What happens when people from two different disciplines get together to try to produce a third thing? Sometimes they need a knowledge bridge. During a career spent mostly in traditional book publishing, I’ve seen that those in technology, especially web and interactive, are often involved with words, writing, and digital texts of all kinds, but probably aren’t well attuned to text—the look, the sound, the flow. And the text often has a different meaning to the digital team than it does to the editorial team.
On the other hand, the technology industry has gifted the print publishing industry with new ideas about team-based project work, management, and even testing. Interactive design has inspired print publishers to get creative with works they could once only see as static, fixed, and 2D. In 2013, you actually hear publishers speak offhandedly about “user experience.”
It’s in online publishing, when the two bodies of domain knowledge attempt to collaborate, that gaps appear. You’d think that there wouldn’t be much of a gap between print and digital/online publishing. After all, it’s all the same content, isn’t it? That’s where the trouble starts.
The word “content,” as we use it today, comes from technology, where it essentially meant anything that validated the code by displaying correctly. When applied to essays, articles, or literature, the word raises the hackles of traditional print publishing people. For them, “content” can never be “anything”—it’s the product of their labor, their intellectual effort. Content is the thing itself, not the equivalent of an early television test pattern.
It’s the concept of content that is the San Andreas Fault of online publishing. And what is equally disturbing to practitioners of traditional print publishing—editors, writers, and designers especially—is the mutability of the finished product. In other words, when a piece of text is edited, it should stay edited. A color, once specified, should look the same wherever it’s viewed. Fonts should not change sizes.
That lack of control of the finished product is one of the toughest things for traditional print practitioners to accept. The finished product used to be the goal. Now it’s just a stop along the way.
Putting the Magazine Online
Last year, accessibility manager Whitney Quesenbery asked if I would help bring the User Experience magazine online; I had been involved not only in online publishing, but also in helping print-experienced producers rethink their work in terms of digital.
From the beginning, the project was more than just a simple transfer of a print product to screen-readable access; after all, it was by and for UXers. The magazine team wanted a true online published product, with its own features that complemented the print magazine without copying it (see Figure 1).
Whitney and her team knew a lot about websites, backend issues, and interaction design. They had experience in text editing, print design and layout, and print production. (And they were astonishingly great when the time came to pick up their shovels and load those back issues into the system.) Their ability to recognize problems and find solutions, to create processes and follow schedules, in short, to work productively as a team, was inspiring.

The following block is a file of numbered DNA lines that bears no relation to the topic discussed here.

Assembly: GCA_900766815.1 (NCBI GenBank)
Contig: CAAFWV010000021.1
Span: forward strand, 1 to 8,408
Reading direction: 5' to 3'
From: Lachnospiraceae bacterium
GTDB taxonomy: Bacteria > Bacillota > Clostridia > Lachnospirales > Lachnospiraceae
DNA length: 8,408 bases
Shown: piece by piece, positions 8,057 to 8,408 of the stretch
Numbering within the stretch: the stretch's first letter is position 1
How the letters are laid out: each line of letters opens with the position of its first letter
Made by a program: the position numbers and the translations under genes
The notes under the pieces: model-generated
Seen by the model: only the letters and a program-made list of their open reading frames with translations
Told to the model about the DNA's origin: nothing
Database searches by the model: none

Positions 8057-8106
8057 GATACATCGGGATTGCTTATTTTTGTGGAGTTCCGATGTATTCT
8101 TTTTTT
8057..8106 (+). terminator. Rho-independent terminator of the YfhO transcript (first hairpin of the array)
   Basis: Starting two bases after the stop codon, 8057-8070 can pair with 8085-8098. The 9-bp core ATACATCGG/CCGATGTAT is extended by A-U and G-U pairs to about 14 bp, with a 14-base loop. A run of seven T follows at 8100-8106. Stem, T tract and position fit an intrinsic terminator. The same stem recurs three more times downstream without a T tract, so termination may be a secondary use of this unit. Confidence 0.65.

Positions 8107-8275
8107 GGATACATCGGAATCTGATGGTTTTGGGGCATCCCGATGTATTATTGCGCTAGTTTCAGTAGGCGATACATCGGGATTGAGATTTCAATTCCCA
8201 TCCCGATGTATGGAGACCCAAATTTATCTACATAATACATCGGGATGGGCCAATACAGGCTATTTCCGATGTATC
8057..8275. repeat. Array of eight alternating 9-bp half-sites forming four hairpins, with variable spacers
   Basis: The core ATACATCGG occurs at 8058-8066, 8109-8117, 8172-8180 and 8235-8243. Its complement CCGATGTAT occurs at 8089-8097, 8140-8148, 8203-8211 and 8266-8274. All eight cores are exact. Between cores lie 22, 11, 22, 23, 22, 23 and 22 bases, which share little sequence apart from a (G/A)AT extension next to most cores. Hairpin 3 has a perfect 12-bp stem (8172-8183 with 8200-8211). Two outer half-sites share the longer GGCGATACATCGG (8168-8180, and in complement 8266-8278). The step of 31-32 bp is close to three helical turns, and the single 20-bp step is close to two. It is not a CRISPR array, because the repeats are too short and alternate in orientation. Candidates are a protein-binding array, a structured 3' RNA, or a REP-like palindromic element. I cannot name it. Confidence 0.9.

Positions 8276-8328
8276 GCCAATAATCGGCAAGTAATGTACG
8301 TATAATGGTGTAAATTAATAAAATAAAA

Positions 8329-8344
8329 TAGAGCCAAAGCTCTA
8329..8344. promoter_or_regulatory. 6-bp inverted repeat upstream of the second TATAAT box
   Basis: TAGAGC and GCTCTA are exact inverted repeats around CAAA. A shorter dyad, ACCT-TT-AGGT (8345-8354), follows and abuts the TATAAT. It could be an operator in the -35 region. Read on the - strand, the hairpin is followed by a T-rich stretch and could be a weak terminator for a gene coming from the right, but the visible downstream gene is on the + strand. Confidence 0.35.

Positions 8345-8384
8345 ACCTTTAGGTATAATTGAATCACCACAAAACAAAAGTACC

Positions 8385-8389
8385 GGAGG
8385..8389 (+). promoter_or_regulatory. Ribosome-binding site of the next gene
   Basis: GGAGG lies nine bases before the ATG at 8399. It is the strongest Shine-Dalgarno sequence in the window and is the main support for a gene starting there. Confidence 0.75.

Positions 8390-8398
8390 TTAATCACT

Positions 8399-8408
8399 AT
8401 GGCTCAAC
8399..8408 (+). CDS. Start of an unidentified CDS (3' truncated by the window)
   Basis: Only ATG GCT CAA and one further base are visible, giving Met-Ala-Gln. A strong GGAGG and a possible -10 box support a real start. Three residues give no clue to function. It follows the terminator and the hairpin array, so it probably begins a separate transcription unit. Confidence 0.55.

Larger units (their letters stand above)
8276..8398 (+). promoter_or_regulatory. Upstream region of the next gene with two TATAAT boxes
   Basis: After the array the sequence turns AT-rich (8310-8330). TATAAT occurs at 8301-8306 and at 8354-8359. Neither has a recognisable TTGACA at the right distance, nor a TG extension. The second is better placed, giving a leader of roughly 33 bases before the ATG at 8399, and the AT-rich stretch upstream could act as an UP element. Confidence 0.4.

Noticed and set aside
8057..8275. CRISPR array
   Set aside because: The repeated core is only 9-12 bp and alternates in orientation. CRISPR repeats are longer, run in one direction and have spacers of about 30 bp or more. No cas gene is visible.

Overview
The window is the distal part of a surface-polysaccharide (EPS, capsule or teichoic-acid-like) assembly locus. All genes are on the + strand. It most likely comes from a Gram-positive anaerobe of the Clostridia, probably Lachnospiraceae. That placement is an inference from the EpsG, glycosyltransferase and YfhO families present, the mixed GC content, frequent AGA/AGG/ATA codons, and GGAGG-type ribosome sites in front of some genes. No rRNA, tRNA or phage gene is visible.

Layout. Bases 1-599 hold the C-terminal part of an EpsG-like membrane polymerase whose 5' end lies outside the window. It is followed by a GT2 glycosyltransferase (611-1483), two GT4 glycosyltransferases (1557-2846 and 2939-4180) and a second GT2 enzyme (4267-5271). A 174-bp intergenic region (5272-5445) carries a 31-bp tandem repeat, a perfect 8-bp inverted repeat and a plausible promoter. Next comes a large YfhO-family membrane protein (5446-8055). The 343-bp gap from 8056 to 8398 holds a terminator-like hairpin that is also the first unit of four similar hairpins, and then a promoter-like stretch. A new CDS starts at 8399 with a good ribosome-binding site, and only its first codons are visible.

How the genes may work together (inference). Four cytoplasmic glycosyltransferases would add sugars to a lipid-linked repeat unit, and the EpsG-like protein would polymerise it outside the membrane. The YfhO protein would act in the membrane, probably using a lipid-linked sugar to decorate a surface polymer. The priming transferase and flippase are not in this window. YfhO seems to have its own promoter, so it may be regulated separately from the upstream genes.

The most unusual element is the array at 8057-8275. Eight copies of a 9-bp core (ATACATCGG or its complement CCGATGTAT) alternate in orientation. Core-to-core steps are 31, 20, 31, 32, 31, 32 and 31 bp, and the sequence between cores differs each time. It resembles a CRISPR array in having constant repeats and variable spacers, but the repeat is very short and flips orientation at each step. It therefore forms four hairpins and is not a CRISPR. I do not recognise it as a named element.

I was feeling a bit unnecessary until one day when it seemed that the requirements of the web display page differed in places from those of the print magazine. The abstract, as it appeared in print, just wouldn’t work online for several good reasons. Since creating a new summary just for the web was a new editorial task, I started a style sheet that outlined the requirements for the new summary paragraph.
Not that a style sheet is unheard of in web production—there are style sheets cascading all around us—but an editorial style sheet is, or can be, far more wide-ranging and completely customizable to the individual work. It can be as detailed as indicating the preferred spelling of a word, or which compound words to hyphenate and which to leave open. It can be as broad as a global ruling for (or against) serial commas. A modern, hybrid editorial style sheet would also include rules for creating keywords, SEO best practices for the article, and rules for forming titles, headers, and sub-heads that work both for digital and print consumption. An editorial style sheet is usually a living document, growing as the project moves ahead. It’s a tool that editors understand and web creators find useful. This style sheet turned out to be the first bridge.
Not all digital magazine conversions are alike: for some, its’ attitudes—mindsets—that must be bridged.
MetPublications, a part of the New York’s Metropolitan Museum of Art’s website, is a portal to the museum’s vast book and online publishing program. MetPublications allows visitors to search almost 700 book and online titles; read, download, and search the full contents of over 375 out-of-print titles; purchase print-on-demand copies of out-of-print titles, and much more (see Figure 2).